November 1999 Investigation into the Purchase of the Conservatory Cairns by Public Officers Superannuation
    Fund Board and associates transactions and arrangements.

    November 1999 Investigation into the lease and proposed purchase of Malagan House, 99 Creek Street, Brisbane
    by the Independent State of Papua New Guinea.

    July 2002 Investigation into the decision of the National Forest Board to award the Kamula Doso FMA to
    Wawoi Guavi Timber company (a subsidiary of Rimbunan Hijau) as an extension to Wawoi
    Guavi Timber Resource Permit – Final Report

    July 2006 Investigation into Administrative Practice – Payment of public funds to officers for sick leave by
    a Government Department.


    

    APPENDIX 2

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  • 105


    APPENDIX 3 TABLE LISTING GOVERNMENTAL BODIES WHO ARE
    CURRENTLY UNDER THE OMBUDSMAN COMMISSION‘S
    GOVERNMENTAL BODIES LIAISON PROGRAM.

    No ORGANISATION DATE JOINED

    1 Dept. of Education June 2002
    2 Teaching Services Commission June 2002
    3 RPNG Constabulary June 2002
    4 PNG Defence Force June 2002
    5 Dept. of Correctional Service June 2002
    6 Bomana Metropolitan Goal June 2002
    7 National Housing Corporation December 2002
    8 Dept. of Lands & Physical Planning January 2003
    9 Dept. of Personnel Management March 2003
    10 Dept. of Foreign Affairs April 2003
    11 Dept. of Works June 2003
    12 Simbu Provincial Administration June 2003
    13 Electoral Commission July 2003
    14 Magisterial Service HQ July 2003
    15 Post PNG Limited July 2003
    16 Central Provincial Administration August 2003
    17 National Capital District Commission November 2003
    18 Enga Provincial Administration December 2003
    19 PNG Forest Authority April 2004
    20 Southern Highlands Provincial Administration June 2004
    21 East Sepik Provincial Administration August 2004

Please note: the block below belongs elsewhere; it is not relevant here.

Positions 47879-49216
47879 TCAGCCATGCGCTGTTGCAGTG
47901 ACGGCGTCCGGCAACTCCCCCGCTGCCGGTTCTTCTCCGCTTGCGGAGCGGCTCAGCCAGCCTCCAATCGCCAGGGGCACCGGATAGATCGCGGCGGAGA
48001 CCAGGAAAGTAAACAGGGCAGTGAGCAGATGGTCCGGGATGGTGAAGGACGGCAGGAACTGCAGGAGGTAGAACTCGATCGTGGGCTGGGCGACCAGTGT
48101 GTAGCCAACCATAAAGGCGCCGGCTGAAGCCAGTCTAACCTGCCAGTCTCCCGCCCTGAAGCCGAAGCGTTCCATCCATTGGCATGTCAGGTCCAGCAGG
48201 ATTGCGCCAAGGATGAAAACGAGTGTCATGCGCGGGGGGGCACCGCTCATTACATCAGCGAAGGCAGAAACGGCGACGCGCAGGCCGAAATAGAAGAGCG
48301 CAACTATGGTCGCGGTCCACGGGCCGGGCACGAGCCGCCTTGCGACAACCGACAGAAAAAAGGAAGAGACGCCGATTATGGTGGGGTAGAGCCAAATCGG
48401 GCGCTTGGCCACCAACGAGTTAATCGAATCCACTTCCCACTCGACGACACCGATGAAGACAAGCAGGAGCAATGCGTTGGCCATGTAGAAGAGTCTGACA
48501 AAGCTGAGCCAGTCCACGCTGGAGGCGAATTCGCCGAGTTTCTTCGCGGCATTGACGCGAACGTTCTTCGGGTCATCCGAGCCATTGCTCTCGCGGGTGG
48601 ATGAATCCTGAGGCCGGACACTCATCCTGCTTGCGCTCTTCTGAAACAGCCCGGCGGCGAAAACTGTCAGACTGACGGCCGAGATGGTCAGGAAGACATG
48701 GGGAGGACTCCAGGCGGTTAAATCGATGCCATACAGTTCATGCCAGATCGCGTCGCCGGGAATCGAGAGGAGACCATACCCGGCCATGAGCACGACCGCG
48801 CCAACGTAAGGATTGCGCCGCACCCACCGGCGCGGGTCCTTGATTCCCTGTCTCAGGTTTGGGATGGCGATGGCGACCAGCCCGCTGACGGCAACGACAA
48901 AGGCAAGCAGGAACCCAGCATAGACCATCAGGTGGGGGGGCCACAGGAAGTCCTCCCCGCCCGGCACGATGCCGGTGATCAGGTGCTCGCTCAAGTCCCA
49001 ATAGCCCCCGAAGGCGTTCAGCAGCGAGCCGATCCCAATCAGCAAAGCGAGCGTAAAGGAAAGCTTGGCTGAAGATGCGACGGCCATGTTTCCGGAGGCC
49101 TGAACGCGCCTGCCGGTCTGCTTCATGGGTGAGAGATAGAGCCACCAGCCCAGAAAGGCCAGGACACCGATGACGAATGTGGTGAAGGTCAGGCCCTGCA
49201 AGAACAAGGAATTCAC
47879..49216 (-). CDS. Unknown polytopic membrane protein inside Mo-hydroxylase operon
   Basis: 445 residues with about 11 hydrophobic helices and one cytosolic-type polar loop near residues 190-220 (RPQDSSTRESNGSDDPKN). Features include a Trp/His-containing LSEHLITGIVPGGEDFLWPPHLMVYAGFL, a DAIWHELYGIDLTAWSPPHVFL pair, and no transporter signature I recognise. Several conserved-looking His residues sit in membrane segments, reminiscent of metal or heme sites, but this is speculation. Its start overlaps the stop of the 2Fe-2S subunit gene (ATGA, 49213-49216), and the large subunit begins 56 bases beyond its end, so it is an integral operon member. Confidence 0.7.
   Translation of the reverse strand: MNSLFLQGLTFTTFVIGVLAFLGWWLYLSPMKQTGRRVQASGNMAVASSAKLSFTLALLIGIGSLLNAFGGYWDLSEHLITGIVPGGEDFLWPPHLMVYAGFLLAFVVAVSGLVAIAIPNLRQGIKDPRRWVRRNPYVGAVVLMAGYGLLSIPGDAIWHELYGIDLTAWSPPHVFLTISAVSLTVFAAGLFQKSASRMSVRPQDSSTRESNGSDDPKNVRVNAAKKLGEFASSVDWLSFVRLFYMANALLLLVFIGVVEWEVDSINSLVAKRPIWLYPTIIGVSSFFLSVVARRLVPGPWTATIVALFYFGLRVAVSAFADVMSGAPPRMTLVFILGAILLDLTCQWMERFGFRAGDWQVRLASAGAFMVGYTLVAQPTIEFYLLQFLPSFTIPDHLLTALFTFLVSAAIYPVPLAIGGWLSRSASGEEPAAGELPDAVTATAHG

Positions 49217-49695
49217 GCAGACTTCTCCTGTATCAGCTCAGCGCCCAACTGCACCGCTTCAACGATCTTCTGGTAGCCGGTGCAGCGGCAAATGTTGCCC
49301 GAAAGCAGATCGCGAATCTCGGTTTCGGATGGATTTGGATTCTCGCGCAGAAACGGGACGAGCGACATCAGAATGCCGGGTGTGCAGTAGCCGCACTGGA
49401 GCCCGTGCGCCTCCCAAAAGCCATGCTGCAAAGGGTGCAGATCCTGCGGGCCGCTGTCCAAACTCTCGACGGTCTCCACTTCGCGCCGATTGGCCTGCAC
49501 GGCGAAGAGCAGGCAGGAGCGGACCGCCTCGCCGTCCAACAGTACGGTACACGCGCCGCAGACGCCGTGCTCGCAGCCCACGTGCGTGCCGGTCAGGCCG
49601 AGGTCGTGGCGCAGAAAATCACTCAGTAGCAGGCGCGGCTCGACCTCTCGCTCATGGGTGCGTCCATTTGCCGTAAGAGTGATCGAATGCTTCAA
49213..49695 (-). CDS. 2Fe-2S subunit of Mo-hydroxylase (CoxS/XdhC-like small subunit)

22 Sandaun Provincial Administration September 2004
    23 Oro Provincial Administration September 2004
    24 Western H/lands Provincial Administration November 2004
    25 Manus Provincial Administration December 2004
    26 Madang Provincial Administration March 2005
    27 Western Provincial Administration March 2005
    28 ENBP Provincial Administration March 2005
    29 Eastern Highlands Provincial Administration August 2005
    30 Bougainville October 2005
    31 National Broadcasting Corporation December 2005
    32 Gulf Provincial Administration February 2006
    33 Milne Bay Administration March 2006
    34 Office of Workers Compensation May 2006
    35 Judicial Services September 2006
    36 Dept of Trade & Industry September 2006
    37 Office of the Clerk – National Parliament September 2006
    38 Dept. of Agriculture & Livestock September 2006
    39 Office of the Prime Minister &National Executive Council September 2006
    40 West New Britain Provincial Administration September 2006
    41 Dept. of Finance September 2006
    42 National Intelligence Office September 2006
    43 Office of Rural Development March 2007
    44 Department of Health Yet to confirm


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    APPENDIX 3

  • Page 116 of 117

  • 106


    APPENDIX 4 Former members of the Commission

    Sir Ignatius Kilage CBE Frank Hedges Andrew Opu Maino OBE
    Chief Ombudsman Ombudsman Ombudsman
    4.12.75 – 4.1.85 8.12.75 – 4.1.78 17.12.75 – 28.2.82

    Sunny Cherian Keith E. Anderson Jean L Kekedo OBE
    Ombudsman Ombudsman Ombudsman
    6.10.78 – 25.1.79 19.11.80 – 10.12.84 1.3.82 – 8.10.86

    Jim Ridges
    Sir Charles Maino KBE Ango Wangatau Ombudsman
    Chief Ombudsman Ombudsman 10.10.86 – 20.12.92
    5.1.85 – 31.12.94 23.6.86 – 31.12.92

    Joe N.Waugla Ninchib Tetang Simon Pentanu Raho Hitolo, MBE
    Ombudsman Ombudsman Chief Ombudsman Ombudsman
    20.12.92 – 19.12.98 5.1.93 – 4.1.99 01.01.95 – 31.12.00 06.01.99 – 05.01.05

    APPENDIX 4

  • Page 117 of 117

  • CONTACT DETAILS

    Ombudsman Commission
    of
    Papua New Guinea

    HEADQUARTERS
    Ground Floor Telephone: (675) 308 2600
    Deloitte Tower Facsimile: (675) 320 3263
    Section 5 Lot 16 Email: ombudspng@ombudsman.gov.pg
    Douglas Street, Port Moresby
    PO Box 1831
    PORT MORESBY 121
    National Capital District

    REGIONAL OFFICES

    Mamose Region Telephone: (675) 472 1695
    Vele Rumana Building Facsimile: (675) 472 2755
    4th Street
    PO Box 2259
    LAE 411
    Morobe Province

    Highlands Region Telephone: (675) 542 1986
    AGC Building Facsimile: (675) 542 2497
    Hagen Drive
    PO Box 745
    MT HAGEN 281
    Western Highlands Province

    New Guinea Islands Region Telephone: (675) 982 8792
    PO Box 359 Facsimile: (675) 982 8953
    KOKOPO 613
    East New Britain Province